By Danielle Ofri
“When in doubt, mime,” a musician once confided to me. “Just saw your bow along with everyone else and no one will notice. That’s the beauty of an orchestra!” Miming was my planned strategy for my current conundrum. 7 years of cello lessons put me at only an intermediate level, but I was on sabbatical from my hospital in New York City to spend time as a visiting professor in Israel, and the neighborhood orchestra was desperate for cellists.
“It’s easy,” the conductor of this orchestra assured me, emailing the cello section for Schubert’s eighth symphony on a Tuesday. The rehearsal was on Sunday. Thankfully for me—although tragically for Franz Schubert—this was his “unfinished” symphony, cut off after only two movements due his syphilitic demise in 1828 at the young age of 31 years.
I decided to ignore the second movement and use my few days to cram the first movement, so at least I might have the beginning of the piece in semi-workable form. It was winter in Israel; flowers and bees were in feverish action. The landscape was in full bloom, making it easy for me to push aside the book I was supposed to be writing while on sabbatical. Citrus, loquat, and olive trees surrounding our rental were stirring restively as I labored through Schubert’s first movement.
I arrived at the library of the local elementary school that Sunday for my first rehearsal. The orchestra members hailed from all walks of life. There was a skinny young Sephardic man with a black velvet kippa sandwiched in the first violin section between two professorial Ashkenazim wearing socks with sandals. The violist wore flip-flops. The Russian music teacher who led the second violin section sported prim pumps and flawless technique. The bassoonist was a gregarious tech executive.
The cello section, I learned to my dismay, consisted of only two other cellists, one of whom was absent that night. The conductor brought the group to order. “Tonight,” she said, “let’s start with the second movement.”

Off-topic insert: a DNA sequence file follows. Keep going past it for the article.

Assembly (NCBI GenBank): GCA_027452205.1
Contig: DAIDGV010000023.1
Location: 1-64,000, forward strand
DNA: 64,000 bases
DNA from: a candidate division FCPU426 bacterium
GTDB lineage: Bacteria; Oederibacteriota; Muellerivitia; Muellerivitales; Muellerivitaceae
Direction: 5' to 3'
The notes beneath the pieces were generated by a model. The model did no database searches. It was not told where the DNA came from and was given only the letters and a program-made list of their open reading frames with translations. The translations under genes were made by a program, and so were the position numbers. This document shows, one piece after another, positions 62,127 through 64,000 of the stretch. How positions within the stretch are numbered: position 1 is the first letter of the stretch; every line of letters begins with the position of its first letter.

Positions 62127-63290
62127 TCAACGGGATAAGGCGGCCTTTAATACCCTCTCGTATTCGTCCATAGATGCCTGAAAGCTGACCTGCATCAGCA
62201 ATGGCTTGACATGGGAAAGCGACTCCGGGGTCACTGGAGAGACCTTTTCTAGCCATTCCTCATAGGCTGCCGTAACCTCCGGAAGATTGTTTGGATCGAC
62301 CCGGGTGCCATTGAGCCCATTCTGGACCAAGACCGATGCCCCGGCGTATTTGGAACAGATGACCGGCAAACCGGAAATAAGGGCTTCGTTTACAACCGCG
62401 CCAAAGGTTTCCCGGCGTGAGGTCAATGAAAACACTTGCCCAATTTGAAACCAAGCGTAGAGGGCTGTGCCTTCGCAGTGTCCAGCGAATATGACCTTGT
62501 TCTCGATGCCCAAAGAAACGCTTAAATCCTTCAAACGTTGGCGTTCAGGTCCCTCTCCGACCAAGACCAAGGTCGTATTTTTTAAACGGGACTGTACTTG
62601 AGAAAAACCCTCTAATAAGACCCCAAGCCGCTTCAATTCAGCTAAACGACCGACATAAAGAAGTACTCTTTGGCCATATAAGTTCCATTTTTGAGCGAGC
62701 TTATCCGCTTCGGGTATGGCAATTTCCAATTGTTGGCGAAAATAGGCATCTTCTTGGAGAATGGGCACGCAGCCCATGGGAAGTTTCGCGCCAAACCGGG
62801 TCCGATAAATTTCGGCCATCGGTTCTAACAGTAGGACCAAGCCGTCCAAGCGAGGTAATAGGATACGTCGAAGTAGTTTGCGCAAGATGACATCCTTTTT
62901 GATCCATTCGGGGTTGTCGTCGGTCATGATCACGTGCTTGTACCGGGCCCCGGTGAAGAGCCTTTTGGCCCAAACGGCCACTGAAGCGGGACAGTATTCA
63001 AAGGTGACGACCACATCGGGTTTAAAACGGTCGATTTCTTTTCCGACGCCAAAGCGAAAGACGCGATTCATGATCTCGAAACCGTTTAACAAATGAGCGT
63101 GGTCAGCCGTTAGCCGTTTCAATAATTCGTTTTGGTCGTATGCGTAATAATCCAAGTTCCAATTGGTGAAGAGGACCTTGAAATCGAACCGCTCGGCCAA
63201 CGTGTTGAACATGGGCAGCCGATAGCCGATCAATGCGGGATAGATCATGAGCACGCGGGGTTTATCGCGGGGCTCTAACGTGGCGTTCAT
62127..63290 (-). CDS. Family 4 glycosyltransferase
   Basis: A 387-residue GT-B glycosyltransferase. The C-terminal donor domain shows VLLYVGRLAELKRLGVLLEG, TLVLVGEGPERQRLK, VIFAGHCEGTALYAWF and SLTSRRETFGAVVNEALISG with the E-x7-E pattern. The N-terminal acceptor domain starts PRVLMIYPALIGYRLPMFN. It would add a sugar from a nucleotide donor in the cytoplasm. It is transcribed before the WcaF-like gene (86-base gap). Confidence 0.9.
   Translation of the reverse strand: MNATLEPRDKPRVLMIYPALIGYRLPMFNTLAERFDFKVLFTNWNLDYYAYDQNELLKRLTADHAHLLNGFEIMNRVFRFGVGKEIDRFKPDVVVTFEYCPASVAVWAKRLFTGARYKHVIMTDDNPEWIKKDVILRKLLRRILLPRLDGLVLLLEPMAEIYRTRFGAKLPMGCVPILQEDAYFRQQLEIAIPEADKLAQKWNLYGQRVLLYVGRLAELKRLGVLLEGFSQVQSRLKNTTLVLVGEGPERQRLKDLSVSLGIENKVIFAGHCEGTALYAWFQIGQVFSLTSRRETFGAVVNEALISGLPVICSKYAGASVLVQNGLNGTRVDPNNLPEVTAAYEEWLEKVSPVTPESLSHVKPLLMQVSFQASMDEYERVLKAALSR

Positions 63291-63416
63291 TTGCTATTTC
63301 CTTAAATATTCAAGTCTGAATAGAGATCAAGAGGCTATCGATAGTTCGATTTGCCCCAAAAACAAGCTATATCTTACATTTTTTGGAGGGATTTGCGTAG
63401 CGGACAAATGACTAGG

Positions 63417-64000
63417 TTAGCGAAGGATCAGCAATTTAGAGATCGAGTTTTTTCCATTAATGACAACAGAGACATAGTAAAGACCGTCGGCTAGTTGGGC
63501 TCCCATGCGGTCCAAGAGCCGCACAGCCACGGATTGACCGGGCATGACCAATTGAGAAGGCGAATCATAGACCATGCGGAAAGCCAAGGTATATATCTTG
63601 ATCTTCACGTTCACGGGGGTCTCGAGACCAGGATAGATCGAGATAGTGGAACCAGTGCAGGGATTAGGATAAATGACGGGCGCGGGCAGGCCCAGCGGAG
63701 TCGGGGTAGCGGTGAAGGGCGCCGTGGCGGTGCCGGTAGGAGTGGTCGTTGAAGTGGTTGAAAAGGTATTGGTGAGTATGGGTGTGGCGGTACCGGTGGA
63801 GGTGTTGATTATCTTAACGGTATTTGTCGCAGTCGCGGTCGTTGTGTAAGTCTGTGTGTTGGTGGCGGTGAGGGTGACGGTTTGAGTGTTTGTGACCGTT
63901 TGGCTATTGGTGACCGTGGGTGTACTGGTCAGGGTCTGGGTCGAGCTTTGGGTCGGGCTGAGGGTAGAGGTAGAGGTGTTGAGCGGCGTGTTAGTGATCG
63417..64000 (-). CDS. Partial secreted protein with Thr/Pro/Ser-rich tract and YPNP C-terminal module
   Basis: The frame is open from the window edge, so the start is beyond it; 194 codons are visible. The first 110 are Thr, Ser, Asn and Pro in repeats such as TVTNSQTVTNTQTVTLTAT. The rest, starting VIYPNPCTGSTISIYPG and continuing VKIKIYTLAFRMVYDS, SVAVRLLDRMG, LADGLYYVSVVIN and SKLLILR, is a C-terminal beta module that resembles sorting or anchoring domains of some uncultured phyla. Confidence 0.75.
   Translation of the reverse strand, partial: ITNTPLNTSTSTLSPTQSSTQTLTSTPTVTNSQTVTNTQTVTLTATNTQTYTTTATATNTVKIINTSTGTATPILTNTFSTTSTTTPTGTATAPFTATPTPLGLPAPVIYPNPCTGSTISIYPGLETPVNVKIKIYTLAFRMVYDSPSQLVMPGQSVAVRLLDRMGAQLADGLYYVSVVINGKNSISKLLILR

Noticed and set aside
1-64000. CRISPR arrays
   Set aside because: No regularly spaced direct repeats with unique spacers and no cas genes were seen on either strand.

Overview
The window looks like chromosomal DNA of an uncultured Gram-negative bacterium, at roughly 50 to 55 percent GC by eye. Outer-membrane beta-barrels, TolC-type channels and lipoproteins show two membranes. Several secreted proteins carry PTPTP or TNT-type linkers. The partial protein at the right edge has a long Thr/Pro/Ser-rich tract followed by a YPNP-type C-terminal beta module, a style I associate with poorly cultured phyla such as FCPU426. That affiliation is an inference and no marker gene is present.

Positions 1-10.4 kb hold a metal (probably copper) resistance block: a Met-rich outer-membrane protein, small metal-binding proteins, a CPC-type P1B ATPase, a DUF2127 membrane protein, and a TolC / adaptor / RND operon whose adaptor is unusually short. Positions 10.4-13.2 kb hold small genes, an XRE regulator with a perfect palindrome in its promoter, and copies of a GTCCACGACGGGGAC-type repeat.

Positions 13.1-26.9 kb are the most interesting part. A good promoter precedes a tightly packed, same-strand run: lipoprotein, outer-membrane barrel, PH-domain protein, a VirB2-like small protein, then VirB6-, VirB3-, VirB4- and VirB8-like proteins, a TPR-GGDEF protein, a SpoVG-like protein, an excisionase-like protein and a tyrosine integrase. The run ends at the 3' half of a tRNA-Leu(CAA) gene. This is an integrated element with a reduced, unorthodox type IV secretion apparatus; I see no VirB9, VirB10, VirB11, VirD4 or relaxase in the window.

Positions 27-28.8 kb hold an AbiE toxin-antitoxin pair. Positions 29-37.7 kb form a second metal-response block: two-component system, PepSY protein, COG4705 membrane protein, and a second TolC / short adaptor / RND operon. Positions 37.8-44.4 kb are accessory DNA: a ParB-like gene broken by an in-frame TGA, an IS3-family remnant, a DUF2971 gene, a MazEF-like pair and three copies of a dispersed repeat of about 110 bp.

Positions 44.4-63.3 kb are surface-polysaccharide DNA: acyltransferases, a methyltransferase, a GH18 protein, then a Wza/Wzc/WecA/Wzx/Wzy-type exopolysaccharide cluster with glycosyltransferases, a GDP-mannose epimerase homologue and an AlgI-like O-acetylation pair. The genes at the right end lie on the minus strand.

My heart swung into a bout of supraventricular tachycardia as I hadn’t even peeked at the second movement. But the baton came down and everyone was off. I tried to catch a few notes but was immediately flailing and thoroughly lost. It went downhill from there, for a solid hour, an experience that could comfortably be compared to extended root canal, although dentists generally provide anesthesia.
As we readied ourselves for the second half of rehearsal, my fellow cellist zipped up his case. “I’m really sorry,” he said to me, tucking the score into a folder, “but I can’t stay for the rest.” I stared at him in disbelief, unable to articulate a response, as he collapsed his music stand and disappeared into the night, leaving me as the entirety of the cello section.
When I was a medical student, a sage intern had whispered to me, “when in doubt, pretend.” But anyone familiar with Schubert’s famous symphony knows that it opens with just the cellos. Well, it opens with the cellos and the double-basses, but we did not have any basses, and right now we had only one single cello, whose wooden seams were threatening to split open from the sweat streaming out of my palms.
The rest of the orchestra placed their instruments at rest, and turned toward me. The conductor raised her baton, then brought it down squarely in my direction as I leaned into my five flimsy days of practice and the ineffable belief that my misery could not sink any lower. Faced with the vast open ocean of the solo music before me, and no one else to hide behind, my fingerboard dissolved into an anonymous ebony. I stabbed at what I hoped were the notes, my bow scraping like galvanized steel. Tears squeezed out from the corners of my eyes as I suffered through eight wretched measures of musical nakedness. The band—out of pity or out of practical necessity—played on.
When I finally escaped the rehearsal, I was firmly ready to quit. The smart doctor knows when she is in over her head, and steps aside to spare the patient. It is the right thing to do to transfer care to someone better equipped—more knowledgeable, better trained, more clinically appropriate. The smart cellist should do the same.
But I found that I wasn’t able to. The music turned out to be toxically addictive. Although I have listened to symphonic music for years, I had never before sat inside the music. Even though I had been distraught and irretrievably lost during this rehearsal, the experience of being inside the symphony was like being cradled in the curvature of a conch shell, the music unfurling from the deepest recesses, thrumming through your very cytoplasm and then exploding out to saturate the air around you. That opening—botched though it was in my hands—was a sensuous elegiac whisper that swelled into a sonorous F-sharp, exhaling its melodic breath over three impossibly long, lush measures. Those tears were not just tears of mortification—they were tears of revelation.